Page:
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November 28, 2017
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December 1, 2017

Before HIV and AIDS can be treated or eradicated, it must be diagnosed

World Aids Day is Dec. 1, 2017.

World Aids Day is Dec. 1, 2017.

The stigma’s diminishing, but Lisa Toahty still sees it some.

A public health prevention specialist with Oklahoma City Indian Clinic, Toahty is a frequent sight at area health fairs, armed with pamphlets and information about sexually transmitted diseases, including HIV and AIDS.

Depending on the location, just putting out information on the latter still elicits eye rolls, snickers and disapproving glances.

“I do get blown off at some of the fairs in more rural areas,” she said. “But it’s interesting: I’ll have people go by with their friends or family, see the materials and keep moving. Then when their friends or family aren’t looking, they circle back around and grab the pamphlets.

“Just getting out there, being at things, makes it a little more acceptable. I do feel like people are getting more open to it than they used to be, but there are still a lot of people who feel like just getting the information will put out a bad vibe.”

Despite that occasional side eye, resources remain readily available for HIV and AIDS patients not only across Indian Country but internationally as well.

Since 1988, Dec. 1 has been designated as World AIDS Day as a way to remember those killed by the disease and show support for people living with it.

Worldwide, an estimated 36.7 million people are living with HIV or AIDS. More than 2.1 million new cases are diagnosed each year.

Despite not being identified until 1984, the virus has killed more than 35 million people, with an estimated 1 million direct casualties annually.

According to Centers for Disease Control and Prevention data, American Indians and Alaska Natives accounted for 1 percent of all new HIV and AIDS diagnoses in 2015, the most recent year for which statistics are available.

Compared to other racial and ethnic groups, the rate of HIV and AIDS infection in Indian Country is lower than that of Hispanics, Native Hawaiians, Pacific Islanders and blacks, but higher than whites.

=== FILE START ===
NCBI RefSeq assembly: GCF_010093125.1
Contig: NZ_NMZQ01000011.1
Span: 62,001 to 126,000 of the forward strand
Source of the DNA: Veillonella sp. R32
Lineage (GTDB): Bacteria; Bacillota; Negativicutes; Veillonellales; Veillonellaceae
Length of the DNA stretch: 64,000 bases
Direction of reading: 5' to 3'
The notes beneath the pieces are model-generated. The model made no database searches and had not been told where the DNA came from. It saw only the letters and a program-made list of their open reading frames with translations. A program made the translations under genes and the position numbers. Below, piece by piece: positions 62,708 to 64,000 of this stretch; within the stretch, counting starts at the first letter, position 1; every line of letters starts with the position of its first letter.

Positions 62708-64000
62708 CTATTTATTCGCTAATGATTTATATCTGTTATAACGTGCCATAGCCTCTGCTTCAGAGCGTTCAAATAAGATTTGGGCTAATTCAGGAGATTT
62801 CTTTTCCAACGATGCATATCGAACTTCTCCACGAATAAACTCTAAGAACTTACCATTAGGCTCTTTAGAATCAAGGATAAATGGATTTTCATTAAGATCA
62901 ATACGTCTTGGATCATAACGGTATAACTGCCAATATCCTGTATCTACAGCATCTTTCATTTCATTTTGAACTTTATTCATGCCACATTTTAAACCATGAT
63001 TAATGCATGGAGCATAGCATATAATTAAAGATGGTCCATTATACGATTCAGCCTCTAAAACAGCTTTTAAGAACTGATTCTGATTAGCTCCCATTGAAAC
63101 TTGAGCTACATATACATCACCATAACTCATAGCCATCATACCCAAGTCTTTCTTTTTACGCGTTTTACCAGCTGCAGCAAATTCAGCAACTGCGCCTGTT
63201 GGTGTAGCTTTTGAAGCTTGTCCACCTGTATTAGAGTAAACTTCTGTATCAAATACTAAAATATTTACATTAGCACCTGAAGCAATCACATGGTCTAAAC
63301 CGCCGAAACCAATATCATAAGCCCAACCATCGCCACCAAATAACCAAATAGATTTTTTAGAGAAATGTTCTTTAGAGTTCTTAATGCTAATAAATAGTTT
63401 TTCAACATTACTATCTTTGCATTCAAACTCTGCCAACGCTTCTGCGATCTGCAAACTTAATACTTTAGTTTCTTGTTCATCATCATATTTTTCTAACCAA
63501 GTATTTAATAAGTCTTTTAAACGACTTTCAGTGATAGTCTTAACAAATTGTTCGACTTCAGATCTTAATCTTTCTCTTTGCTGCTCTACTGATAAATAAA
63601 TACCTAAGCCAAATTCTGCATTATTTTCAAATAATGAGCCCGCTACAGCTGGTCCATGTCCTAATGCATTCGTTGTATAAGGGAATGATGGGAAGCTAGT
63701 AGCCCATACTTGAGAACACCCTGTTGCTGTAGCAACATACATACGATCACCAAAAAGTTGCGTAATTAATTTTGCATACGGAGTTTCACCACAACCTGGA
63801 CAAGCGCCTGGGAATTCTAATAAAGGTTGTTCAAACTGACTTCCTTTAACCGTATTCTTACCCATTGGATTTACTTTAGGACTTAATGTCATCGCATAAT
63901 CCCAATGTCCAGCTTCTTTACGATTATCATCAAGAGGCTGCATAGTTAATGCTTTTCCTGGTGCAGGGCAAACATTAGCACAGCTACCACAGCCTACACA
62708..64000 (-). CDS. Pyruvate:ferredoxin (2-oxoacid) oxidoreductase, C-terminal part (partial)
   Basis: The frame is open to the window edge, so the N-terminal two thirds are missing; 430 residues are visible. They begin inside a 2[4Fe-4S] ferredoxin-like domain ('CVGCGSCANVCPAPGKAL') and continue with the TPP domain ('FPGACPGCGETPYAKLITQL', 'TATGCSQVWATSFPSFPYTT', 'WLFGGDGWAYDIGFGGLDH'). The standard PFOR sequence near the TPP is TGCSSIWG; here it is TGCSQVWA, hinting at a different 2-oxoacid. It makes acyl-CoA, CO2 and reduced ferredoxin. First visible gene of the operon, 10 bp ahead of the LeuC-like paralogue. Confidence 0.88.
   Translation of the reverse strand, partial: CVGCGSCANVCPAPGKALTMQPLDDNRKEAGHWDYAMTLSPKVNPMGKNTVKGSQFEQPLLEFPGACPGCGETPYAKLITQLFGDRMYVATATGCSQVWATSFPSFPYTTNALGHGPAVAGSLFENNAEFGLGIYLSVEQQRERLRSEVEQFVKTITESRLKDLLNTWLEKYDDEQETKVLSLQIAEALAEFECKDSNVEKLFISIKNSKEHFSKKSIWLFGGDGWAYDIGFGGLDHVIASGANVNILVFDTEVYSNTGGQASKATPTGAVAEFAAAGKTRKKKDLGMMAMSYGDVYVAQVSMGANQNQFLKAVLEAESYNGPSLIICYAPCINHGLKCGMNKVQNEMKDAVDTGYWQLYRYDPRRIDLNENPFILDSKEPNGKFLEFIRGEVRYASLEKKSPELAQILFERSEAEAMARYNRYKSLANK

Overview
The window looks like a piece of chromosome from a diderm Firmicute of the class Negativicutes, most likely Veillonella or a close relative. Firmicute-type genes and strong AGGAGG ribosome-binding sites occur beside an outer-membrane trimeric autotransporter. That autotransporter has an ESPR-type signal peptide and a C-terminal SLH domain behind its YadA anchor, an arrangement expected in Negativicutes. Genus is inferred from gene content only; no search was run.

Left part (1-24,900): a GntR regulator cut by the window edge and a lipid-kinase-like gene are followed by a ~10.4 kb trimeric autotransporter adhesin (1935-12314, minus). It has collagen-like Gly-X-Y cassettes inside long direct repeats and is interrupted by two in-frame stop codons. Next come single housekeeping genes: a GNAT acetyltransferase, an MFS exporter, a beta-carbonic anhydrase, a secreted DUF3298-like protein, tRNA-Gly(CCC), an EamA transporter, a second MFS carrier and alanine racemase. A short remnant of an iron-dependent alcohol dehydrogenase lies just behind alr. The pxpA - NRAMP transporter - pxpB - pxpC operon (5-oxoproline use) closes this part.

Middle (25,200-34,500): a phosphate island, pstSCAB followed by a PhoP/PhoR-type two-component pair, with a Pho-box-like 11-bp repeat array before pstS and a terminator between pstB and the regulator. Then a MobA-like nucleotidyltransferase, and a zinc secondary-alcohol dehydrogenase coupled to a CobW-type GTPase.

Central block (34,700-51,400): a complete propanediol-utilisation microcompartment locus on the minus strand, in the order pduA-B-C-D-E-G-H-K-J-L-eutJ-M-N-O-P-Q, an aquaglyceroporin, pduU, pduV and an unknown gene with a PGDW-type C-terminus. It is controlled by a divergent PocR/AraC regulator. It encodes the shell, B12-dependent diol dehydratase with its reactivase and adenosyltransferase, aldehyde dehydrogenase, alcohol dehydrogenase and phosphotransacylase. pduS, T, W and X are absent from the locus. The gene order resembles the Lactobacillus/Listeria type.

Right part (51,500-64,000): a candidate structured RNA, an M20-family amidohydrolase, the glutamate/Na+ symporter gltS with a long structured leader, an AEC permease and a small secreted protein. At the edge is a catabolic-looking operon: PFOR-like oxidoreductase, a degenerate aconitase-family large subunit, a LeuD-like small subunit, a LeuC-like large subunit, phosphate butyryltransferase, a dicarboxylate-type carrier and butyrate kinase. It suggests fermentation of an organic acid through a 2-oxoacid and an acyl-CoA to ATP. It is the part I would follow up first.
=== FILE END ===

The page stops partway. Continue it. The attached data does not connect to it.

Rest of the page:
Additionally, Indian Health Services estimates that up to 26 percent of all HIV-positive American Indian and Alaska Natives do not know that they are infected. Furthermore, the infection rate is thought to be underreported among American Indians and Alaska Natives due to racial misidentification.

According to 2015 Oklahoma Department of Health data, 5.9 percent of HIV and AIDS patients statewide are Native American, with men accounting for more than half of the cases.

“It might not seem like a whole lot, but when you consider the size of the population, those are kind of staggering numbers,” Toahty said. “Everyone feels that it is underreported and with misclassification on race, it’s hard to know what those numbers really are.”

To help lower that rate and eliminate the stigma associated with an HIV or AIDS diagnosis, OKCIC now offers universal HIV testing for all patients aged 13 and older. The Oklahoma City metropolitan area accounts for 49.1 percent of all HIV and AIDS living cases statewide, with 2,197 in Oklahoma County alone.

“A lot of people don’t like to admit they have a risk,” Toahty said. “Some just don’t even realize that they have one. I don’t know how many people I’ve talked to who had no clue that they had any risk.

“You only know what you do. You have no clue what someone else does. Some people just don’t really see themselves as having a risk.”

Patients who test positive are referred to partner agencies in the Oklahoma City metro area for services, including the Ryan White early intervention program at the University of Oklahoma Health Sciences Center.

The push for additional testing is also showing up around Shawnee, with both of the Citizen Potawatomi Nation’s clinics offering the service to tribal citizens, employees and area residents who are enrolled with a federally recognized tribe. Counseling services and contract health referrals are available for patients who test positive and are
not sure what to do next.

“The hardest step is to just walk in,” said CPN Health Services’ Glenna Stumblingbear-Riddle. “People often say they’re nervous about it, but once they take that step, they see we provide good services, and often say they wish they had come in sooner.”